By Roy L Hales
Germany’s renewables have set a new record. According to the Fraunhofer institute, they produced about 81 TWh, or 31% of the nation’s electricity during the first half of 2014. Solar production is up 28%, wind 19% and biomass 7% over last year. Meanwhile, with the exception of nuclear energy, all conventional sources are produced less. The output from gas powered plants was half of what it had been in 2010 and brown coal powered plants are produced at a similar level to 2010-2012.
“The reoccurring records for renewables in Germany demonstrate the incredible success of Germany’s EEG legislation,” says Max Hildebrandt, renewable energy industry expert at Germany Trade & Invest, the country’s foreign trade and inward investment promotion agency.
The Solar (37.5 GW) and Wind (34.6 GW) sectors also led the nation, in terms of new capacity installed.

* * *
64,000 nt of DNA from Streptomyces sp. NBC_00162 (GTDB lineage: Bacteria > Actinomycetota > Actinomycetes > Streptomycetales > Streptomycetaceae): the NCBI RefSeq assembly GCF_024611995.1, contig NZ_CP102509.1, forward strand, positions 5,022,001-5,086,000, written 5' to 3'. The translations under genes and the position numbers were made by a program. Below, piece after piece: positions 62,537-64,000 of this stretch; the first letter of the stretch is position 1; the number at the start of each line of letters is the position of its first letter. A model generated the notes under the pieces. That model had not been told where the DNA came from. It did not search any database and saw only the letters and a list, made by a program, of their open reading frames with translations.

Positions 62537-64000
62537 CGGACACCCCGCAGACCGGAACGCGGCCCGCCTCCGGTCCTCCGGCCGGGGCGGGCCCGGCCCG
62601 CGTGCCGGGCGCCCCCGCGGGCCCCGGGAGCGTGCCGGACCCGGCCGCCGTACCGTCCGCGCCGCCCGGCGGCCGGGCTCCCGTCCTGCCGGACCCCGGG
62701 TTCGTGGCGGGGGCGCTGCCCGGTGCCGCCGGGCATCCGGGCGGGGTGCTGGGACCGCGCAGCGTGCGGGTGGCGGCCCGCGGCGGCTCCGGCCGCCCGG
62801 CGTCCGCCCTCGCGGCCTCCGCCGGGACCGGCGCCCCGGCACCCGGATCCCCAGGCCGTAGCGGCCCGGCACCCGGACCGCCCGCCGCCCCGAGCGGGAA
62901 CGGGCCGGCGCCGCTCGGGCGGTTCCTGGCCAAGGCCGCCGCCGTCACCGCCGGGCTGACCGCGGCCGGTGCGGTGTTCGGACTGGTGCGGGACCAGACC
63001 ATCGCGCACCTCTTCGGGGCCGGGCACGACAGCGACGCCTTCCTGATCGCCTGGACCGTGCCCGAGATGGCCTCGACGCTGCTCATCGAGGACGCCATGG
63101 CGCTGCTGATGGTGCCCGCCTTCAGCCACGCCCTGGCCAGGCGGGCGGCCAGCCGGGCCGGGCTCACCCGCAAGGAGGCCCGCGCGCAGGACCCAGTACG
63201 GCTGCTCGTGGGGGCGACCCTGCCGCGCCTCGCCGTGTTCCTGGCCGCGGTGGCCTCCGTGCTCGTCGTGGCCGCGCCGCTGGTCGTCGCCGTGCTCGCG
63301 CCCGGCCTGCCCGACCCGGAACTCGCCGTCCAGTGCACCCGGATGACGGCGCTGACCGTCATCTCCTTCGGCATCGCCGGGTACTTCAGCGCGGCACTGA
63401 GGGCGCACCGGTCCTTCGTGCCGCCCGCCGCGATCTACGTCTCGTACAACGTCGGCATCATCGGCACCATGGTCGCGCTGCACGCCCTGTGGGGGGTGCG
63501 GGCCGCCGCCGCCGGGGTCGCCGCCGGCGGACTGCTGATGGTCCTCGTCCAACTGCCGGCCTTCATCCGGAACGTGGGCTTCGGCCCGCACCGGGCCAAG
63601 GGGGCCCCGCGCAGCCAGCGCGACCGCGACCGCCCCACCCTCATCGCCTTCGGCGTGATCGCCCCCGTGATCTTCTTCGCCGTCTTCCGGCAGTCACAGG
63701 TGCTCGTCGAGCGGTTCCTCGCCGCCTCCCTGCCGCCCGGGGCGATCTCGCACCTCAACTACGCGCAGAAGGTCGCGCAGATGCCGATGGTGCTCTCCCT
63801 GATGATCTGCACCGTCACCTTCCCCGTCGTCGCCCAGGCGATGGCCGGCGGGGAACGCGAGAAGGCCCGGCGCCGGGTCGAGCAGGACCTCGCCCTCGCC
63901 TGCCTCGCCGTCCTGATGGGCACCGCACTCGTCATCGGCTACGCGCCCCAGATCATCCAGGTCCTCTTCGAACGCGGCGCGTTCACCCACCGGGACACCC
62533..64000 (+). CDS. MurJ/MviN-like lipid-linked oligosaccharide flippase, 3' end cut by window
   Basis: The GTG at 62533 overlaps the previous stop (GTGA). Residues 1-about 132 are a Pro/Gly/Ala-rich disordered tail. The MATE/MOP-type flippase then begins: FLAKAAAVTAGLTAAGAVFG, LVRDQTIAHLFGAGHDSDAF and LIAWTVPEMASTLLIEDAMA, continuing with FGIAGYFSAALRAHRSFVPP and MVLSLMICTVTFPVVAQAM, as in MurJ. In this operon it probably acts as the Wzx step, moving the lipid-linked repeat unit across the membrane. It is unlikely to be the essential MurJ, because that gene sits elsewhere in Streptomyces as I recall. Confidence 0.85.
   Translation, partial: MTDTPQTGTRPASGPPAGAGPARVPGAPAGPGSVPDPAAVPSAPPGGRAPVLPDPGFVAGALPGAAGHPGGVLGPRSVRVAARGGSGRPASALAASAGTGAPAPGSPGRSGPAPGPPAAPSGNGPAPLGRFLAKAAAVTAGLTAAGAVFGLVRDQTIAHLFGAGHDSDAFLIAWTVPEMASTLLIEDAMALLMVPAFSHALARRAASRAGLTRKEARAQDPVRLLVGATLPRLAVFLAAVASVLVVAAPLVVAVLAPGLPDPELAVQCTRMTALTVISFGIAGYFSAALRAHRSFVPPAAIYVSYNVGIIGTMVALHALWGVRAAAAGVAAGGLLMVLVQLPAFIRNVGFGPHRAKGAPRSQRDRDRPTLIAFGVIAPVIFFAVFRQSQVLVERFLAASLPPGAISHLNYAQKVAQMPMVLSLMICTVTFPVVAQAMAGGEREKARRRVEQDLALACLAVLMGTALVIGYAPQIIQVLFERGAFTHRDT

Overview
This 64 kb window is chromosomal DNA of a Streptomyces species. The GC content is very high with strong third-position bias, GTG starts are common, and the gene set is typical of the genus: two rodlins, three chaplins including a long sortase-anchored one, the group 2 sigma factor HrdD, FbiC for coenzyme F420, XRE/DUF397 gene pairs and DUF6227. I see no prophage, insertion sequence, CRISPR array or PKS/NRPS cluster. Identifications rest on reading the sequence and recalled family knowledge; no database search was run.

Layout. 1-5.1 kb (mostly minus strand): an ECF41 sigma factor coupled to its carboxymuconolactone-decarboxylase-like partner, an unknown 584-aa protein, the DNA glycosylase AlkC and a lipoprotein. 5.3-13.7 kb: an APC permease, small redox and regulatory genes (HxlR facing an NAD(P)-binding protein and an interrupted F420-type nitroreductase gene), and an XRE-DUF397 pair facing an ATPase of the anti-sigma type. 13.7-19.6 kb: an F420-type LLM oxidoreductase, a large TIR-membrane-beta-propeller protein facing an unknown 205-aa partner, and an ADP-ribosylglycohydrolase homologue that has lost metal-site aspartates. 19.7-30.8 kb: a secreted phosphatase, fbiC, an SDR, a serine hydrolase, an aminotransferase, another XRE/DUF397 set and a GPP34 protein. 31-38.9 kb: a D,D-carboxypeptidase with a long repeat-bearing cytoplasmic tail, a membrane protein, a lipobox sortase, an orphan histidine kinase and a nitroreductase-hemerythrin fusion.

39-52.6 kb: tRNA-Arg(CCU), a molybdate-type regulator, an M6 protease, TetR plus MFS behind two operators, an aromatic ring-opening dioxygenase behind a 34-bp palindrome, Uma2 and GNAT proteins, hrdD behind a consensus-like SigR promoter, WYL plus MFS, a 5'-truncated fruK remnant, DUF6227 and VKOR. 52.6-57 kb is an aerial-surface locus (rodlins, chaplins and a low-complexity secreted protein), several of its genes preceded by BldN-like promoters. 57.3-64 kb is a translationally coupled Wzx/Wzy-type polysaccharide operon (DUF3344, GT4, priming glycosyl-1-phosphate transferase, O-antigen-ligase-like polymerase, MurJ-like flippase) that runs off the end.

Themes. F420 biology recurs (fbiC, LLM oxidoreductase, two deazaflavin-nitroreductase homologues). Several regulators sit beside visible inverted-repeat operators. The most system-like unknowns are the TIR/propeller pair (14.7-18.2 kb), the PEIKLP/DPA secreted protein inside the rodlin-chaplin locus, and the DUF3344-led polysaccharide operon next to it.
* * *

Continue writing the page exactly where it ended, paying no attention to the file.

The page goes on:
These two energy sources work well together. As you can see in the chart below, the strongest winds come during the winter. They are dying down in March and April, when solar energy starts growing strong. By June the sun is providing twice as much energy.
Despite this, Germany derives more energy from coal than other energy source. During the first half of 2024: brown coal produced 69.7 TWh, hard coal produced 50.9TWh and nuclear energy 45.0 TWh.
Germany has been an energy exporter since 2003. Its prinicpal customer has been the netherlands, followed by Austria, Switzerland and Poland. Germany has set new records during 2012 and 2013 and appears to be on its way to do this again. It exported 18 TWh during the first half of 2014, as compared to 14.5 TWh during the same period in 2013.
(Image at top of page: ‘Energy Mountain‘ Georgswerder | © mediaserver.hamburg.de/photoacademy GmbH